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A Listening Walk with a 5-year-old Finds Plenty to Hear and Remember

Woods Road

Kevin Tate | November 1, 2012

We picked our way down a treeline that borders some cropland one of my Old Men once farmed, my little boy and I in our shambling gait, listening to the woods and the wind and each other. It was a good afternoon for a walk, and I hadn’t been this way in years.

My little boy crunched along the bare dirt rows, now harvested and tilled and laid fallow for winter. A few volunteer soybeans sprouted here and there, but mostly the land stood wide open. It was good for running across or walking down. 

From one dirt clod he collected the unmistakable purple hull of a 16 gauge shotgun shell, one that evaded a post-dove shoot cleanup many seasons ago. The brass had long since corroded away, but the hull reminded me of the shooter who’d fired it and made me smile.

“Put this in your pocket so I can keep it,” he said, and I did.

A little farther along we saw deer tracks, a common sight everywhere now but not so when I was a boy. I kept watch on the treeline and the thickets beyond, good bedding area, thinking we might jump a deer somewhere along the way. He saw me looking and started watching too. 

When I was his age my family cut a few of these trees each fall for firewood. During one hot afternoon’s work, a quarter mile or more from his house, the Old Man whose land this was perked up his ears and got a far-away look.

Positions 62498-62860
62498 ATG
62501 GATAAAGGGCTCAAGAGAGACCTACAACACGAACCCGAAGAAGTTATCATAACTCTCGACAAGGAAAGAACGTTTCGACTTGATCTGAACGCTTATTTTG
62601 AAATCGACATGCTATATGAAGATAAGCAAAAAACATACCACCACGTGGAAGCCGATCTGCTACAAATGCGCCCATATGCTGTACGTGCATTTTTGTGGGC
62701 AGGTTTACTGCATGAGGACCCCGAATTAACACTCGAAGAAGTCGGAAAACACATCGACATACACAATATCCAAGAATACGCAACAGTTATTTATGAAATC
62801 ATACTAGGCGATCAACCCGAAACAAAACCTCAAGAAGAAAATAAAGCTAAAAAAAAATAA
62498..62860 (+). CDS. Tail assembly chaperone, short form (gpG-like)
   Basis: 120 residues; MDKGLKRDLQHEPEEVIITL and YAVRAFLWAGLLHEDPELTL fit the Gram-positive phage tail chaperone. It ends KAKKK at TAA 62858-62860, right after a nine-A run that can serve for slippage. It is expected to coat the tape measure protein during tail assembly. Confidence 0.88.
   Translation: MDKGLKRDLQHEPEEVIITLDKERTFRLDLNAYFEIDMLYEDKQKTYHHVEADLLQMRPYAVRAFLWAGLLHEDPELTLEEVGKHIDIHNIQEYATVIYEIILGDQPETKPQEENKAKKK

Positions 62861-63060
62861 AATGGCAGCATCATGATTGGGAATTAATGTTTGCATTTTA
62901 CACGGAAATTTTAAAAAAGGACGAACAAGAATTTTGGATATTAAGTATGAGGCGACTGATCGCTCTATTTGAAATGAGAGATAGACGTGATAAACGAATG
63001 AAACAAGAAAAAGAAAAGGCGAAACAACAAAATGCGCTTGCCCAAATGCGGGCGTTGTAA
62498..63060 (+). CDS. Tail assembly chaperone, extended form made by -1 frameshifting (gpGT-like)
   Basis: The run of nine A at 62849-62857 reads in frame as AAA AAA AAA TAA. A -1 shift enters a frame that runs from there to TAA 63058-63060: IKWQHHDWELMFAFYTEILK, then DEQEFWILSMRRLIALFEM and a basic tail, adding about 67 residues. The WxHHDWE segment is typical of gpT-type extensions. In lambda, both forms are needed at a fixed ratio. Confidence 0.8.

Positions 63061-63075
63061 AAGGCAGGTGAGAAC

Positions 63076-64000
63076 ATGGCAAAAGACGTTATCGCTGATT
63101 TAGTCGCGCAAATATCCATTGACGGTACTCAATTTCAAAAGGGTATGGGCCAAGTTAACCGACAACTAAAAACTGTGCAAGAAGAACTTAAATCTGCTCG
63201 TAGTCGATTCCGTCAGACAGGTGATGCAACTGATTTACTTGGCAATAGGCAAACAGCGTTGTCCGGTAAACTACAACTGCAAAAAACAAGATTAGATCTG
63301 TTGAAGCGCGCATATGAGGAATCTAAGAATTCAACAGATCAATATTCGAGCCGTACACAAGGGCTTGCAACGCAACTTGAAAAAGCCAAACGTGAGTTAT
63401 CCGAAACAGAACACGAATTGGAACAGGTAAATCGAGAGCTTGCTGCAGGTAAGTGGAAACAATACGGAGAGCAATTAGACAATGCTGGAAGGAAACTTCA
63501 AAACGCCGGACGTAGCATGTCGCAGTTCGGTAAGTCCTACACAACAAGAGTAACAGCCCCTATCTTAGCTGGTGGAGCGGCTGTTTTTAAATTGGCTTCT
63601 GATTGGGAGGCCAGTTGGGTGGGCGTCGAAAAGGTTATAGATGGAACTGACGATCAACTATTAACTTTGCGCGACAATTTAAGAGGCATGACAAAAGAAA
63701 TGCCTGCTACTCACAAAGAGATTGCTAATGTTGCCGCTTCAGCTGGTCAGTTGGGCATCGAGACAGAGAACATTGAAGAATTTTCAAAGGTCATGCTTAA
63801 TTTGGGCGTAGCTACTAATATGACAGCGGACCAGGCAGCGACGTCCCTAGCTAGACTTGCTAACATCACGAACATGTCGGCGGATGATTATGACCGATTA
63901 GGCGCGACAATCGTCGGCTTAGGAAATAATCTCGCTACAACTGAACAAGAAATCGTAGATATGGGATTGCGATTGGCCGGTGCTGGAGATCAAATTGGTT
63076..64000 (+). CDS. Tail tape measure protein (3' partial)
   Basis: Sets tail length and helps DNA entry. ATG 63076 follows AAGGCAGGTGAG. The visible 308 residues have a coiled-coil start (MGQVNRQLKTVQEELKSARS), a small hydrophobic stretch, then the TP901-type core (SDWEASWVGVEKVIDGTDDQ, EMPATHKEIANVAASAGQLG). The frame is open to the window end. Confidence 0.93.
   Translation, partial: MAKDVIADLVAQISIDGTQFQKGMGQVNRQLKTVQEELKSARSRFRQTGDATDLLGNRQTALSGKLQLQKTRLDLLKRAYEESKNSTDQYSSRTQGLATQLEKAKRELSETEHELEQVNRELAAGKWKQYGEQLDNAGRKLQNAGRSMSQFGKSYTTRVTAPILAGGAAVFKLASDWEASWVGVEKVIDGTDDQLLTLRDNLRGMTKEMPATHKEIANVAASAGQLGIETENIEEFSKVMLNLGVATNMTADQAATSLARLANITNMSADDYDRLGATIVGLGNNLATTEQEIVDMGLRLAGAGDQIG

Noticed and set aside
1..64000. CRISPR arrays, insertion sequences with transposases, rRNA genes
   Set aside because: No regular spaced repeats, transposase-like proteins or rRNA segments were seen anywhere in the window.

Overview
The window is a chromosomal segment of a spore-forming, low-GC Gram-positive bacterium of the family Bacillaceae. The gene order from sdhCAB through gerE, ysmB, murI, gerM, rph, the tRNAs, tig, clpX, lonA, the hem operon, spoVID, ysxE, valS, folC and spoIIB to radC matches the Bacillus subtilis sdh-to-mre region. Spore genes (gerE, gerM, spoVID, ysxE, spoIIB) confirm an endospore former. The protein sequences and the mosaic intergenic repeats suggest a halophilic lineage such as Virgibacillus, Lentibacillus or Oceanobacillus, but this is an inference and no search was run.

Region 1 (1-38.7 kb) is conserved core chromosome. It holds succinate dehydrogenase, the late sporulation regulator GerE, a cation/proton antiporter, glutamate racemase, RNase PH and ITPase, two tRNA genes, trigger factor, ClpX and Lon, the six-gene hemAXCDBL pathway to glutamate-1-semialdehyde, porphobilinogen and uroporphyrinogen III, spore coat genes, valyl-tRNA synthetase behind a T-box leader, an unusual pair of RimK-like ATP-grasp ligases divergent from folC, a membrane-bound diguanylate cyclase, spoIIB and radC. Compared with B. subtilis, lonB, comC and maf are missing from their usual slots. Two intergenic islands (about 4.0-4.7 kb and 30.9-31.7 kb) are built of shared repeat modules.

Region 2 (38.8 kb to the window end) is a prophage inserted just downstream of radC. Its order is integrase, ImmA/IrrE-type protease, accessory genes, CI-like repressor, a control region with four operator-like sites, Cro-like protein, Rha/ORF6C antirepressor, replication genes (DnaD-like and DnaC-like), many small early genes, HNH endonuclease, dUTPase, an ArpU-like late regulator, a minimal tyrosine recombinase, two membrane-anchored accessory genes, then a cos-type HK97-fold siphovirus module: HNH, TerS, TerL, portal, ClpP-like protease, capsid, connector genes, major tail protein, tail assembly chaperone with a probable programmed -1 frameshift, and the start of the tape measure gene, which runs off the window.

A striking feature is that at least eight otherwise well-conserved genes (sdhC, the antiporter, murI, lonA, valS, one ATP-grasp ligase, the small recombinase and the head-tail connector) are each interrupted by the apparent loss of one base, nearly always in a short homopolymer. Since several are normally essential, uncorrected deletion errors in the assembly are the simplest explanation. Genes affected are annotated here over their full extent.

The family chainsaw, a model that, once cranked, run, then shut off, would vapor lock like it invented the term, had just at that moment been cajoled into starting again when the Old Man waved its operator into shutting it down.

“What is it?” my uncle asked, assuming it must be something very serious. 

“Listen!” the Old Man said.

“What is it?”

“Can’t you hear that?”


“It’s the couch,” the Old Man said, only then cracking a smile. “The couch is calling me.”

In the wind the other afternoon, I could still hear the Old Man laughing.

The boy and I walked beneath a tall swamp chestnut oak, where hundreds of acorn caps and a few acorns lay amid a convention of deer tracks.

“We need a call,” the boy said. “How do you call deer?”

I gave him my best imitation of a doe bleat, and he followed it with a few dozen of his own as we walked along. He’d call, then pause and listen in case anything answered or came running.

“I heard one, I think,” he said, after a pause. “I always hear one in my mind.”

Walking this way again after so long, I was glad I could still hear them in my mind, too.

Kevin Tate is V.P. of Media Productions for Mossy Oak in West Point.

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